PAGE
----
August 12, 2004
Read All About It
My newest AmSpec column looks at the Keyes-Obama race in Illinois, and what a wonderful thing it is-- for the media.
Posted by John Tabin at August 12, 2004 04:52 AM
I find it funny how whenever a Republican does something that actually makes sense, other Republicans take offense. Witness your jibe at George Ryan (the only Republican I ever have or will vote for) for declaring a moratorium on executions in Illinois and ultimately commuting the sentences of Death Row inmates. You may recall that his motivation for doing so was the 11 or so overturned convictions (of predominantly black and latino men) who were wrongly sentenced to death for crimes they were subsequently shown not to have committed.
You'll likely attempt to dismiss the relevance of this by stating that the overturned convictions are proof that the system ultimately works... WRONG!!! The convictions were not overturned do the the machinations of the justice system, but rather due to the efforts of Northwestern Journalism Prof. David Protess and his students. But not for their efforts, this group of men (most of whom had languished in prison for an average of 10 years or more) would've met their wrongful deaths at the hands of the state after convictions garnered with manufactured evidence and the false testimony of racist cops.
These facts, however, don't serve your alarmist agenda. No wonder you omit them and seek to portray Ryan as a bad policy-maker for having done so. Thank goodness he had the courage to take a principled stand against the possibility that other innocent men remained in jeopardy of execution. You may recall that one of the hallmarks of our justice system is the belief that "It is better that a guilty man go free than an innocent man suffer an unjust fate!"
You say that George Ryan is "the only Republican [you] ever have or will vote for," though I'm not at all sure I believe you; when Ryan ran for office he was in favor of capital punishment, which you obviously oppose passionately. He declined to run for re-election because of the many scandals that plagued his administration.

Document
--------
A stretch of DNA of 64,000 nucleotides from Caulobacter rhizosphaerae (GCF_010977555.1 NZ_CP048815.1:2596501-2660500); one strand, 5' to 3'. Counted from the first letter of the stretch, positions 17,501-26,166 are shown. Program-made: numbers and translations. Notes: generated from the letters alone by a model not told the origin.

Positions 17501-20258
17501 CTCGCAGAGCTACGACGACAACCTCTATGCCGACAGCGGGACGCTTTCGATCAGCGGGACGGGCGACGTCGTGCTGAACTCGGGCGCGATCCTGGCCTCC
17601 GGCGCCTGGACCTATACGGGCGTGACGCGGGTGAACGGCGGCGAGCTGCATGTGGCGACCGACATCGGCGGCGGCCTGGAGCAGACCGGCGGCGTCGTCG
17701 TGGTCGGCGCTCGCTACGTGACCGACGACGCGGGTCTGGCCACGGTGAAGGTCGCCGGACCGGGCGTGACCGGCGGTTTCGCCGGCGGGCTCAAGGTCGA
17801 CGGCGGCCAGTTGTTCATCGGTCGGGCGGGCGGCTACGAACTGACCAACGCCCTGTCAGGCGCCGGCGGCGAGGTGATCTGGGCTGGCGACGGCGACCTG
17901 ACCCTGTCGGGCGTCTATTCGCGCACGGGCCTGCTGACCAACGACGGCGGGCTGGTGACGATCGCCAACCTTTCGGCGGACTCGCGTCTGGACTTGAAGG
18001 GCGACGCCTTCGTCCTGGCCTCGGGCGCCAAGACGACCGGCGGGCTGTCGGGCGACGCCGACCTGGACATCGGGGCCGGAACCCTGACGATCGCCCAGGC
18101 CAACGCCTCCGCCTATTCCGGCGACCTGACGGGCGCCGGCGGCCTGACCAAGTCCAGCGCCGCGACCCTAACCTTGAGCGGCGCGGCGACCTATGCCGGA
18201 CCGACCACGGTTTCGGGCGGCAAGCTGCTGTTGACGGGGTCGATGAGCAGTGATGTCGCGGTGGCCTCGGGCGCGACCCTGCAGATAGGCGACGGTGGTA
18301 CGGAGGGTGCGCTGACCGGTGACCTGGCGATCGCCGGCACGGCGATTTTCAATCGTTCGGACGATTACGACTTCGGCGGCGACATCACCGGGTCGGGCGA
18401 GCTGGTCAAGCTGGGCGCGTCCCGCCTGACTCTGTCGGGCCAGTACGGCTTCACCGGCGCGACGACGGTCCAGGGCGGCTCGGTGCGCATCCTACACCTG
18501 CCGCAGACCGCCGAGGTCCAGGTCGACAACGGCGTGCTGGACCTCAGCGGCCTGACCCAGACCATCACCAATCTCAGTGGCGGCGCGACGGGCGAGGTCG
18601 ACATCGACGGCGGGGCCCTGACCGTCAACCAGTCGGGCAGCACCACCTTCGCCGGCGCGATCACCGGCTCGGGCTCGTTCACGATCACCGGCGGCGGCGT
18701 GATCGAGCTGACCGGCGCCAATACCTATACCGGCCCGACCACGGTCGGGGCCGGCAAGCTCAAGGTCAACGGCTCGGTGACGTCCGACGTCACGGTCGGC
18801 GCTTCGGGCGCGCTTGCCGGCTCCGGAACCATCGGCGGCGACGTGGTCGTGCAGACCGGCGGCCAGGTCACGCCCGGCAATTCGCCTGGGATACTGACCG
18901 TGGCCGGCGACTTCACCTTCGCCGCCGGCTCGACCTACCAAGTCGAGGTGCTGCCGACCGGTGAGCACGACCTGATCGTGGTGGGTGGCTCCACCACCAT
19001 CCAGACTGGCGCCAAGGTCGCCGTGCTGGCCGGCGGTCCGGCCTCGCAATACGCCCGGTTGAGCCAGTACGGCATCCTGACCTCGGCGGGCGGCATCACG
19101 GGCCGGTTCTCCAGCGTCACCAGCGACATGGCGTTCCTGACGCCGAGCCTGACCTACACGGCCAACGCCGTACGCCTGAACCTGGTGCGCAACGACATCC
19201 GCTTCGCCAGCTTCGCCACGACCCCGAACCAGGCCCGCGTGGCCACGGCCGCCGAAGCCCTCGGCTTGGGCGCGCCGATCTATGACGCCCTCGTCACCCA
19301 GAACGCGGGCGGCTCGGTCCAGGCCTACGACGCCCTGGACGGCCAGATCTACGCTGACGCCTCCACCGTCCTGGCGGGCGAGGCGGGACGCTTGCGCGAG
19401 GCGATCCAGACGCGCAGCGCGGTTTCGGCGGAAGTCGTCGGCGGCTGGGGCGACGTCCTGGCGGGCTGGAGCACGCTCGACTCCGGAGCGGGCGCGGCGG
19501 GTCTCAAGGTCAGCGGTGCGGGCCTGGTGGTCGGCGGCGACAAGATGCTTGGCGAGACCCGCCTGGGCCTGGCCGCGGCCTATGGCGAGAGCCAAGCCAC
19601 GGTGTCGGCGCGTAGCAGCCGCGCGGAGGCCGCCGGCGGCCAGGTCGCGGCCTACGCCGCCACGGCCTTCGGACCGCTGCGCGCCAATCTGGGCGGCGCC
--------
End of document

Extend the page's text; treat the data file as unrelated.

You say "It is better that a guilty man go free than an innocent man suffer an unjust fate." Really? What if the guilty man is a murderer and the unjustly convicted man serves three months in prison? A triple-murderer, a year? Khalid Sheik Muhammed, ten years? This slogan that you've substituted for thought, as if it ends the conversation, does no such thing.
The fact is, at least since the death penalty returned in the 70s, there has never been a single proven case of an innocent man having been executed, and plenty of people have tried to find one. As for Ryan, he followed his moratorium on executions with exactly nothing on death penalty reform (apart, if memory serves, from a panel that made some recommendations, none of which led to legislation), and his blanket commutation arguably hurt the push for any progress on improving the system.
George Ryan's corruption as Secretary of State killed the Willis children (who perished in an accident with an unqualified trucker who got his trucker's license in exchange for a bribe). His florish at the end of his term denied justice to hundred of families. You're wrong, I don't think Ryan was "a bad policy-maker." I think he's a singularly evil man.